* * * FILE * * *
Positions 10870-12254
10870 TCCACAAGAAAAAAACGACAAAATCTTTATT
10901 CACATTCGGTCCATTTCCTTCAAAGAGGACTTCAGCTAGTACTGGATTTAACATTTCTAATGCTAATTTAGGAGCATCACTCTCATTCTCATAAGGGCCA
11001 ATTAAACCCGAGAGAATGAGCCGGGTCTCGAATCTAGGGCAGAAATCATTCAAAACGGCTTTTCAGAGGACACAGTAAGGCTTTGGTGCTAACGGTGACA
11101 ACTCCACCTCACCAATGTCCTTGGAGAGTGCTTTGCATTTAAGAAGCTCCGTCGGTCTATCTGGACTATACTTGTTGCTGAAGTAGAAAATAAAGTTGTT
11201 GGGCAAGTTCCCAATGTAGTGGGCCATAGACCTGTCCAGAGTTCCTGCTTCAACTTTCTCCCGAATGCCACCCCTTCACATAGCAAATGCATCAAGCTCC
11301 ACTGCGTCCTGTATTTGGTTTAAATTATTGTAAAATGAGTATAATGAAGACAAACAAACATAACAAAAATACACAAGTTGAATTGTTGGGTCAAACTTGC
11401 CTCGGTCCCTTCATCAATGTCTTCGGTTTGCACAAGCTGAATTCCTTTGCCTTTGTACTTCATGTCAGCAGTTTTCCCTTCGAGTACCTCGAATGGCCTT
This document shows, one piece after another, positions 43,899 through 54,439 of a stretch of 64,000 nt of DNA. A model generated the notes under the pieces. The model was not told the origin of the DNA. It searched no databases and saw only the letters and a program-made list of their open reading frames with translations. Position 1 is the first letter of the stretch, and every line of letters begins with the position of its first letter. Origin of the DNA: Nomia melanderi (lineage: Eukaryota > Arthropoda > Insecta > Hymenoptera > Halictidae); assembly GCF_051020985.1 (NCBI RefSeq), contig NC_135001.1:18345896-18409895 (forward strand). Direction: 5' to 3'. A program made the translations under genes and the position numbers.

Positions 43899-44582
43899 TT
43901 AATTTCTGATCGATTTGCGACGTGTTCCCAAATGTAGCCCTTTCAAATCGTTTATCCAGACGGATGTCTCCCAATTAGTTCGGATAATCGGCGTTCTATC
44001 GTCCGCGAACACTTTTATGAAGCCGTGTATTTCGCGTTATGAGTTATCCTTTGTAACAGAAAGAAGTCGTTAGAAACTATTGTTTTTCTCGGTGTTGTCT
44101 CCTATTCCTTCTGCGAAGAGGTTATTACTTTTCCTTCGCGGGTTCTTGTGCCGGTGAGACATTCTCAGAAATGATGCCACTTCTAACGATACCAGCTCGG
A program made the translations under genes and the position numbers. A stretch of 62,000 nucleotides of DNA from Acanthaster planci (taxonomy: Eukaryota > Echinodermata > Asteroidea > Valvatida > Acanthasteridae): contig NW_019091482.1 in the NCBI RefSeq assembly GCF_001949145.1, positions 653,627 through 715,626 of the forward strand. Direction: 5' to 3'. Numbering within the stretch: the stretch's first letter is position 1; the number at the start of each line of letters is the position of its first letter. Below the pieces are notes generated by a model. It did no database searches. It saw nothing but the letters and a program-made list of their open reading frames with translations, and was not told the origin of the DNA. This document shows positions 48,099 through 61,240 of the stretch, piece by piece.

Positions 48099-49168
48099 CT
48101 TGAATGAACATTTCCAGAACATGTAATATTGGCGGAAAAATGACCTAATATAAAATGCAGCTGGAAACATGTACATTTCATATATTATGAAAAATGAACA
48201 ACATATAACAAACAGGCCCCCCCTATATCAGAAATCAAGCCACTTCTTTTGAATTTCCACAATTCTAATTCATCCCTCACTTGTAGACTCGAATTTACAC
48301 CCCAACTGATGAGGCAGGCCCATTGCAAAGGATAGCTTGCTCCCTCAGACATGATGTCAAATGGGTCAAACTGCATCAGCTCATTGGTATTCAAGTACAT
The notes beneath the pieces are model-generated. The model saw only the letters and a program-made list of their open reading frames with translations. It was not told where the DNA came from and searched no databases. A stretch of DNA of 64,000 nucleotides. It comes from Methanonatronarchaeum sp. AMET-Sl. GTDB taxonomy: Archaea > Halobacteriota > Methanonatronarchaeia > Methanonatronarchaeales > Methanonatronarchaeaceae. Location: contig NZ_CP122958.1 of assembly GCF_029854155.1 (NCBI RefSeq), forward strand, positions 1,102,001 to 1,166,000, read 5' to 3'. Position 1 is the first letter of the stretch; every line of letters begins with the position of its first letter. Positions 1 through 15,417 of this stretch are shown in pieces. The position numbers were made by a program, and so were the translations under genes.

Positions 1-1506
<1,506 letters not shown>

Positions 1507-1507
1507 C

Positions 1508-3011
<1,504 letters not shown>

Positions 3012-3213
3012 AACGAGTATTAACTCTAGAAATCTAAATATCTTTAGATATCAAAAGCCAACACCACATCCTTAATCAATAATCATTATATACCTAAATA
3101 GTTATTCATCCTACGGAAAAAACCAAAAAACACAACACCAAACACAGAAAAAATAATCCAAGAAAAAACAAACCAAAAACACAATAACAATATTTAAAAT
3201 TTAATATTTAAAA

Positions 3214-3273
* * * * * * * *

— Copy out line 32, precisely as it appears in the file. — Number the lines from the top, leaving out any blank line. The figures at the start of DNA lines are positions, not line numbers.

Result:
Positions 3214-3273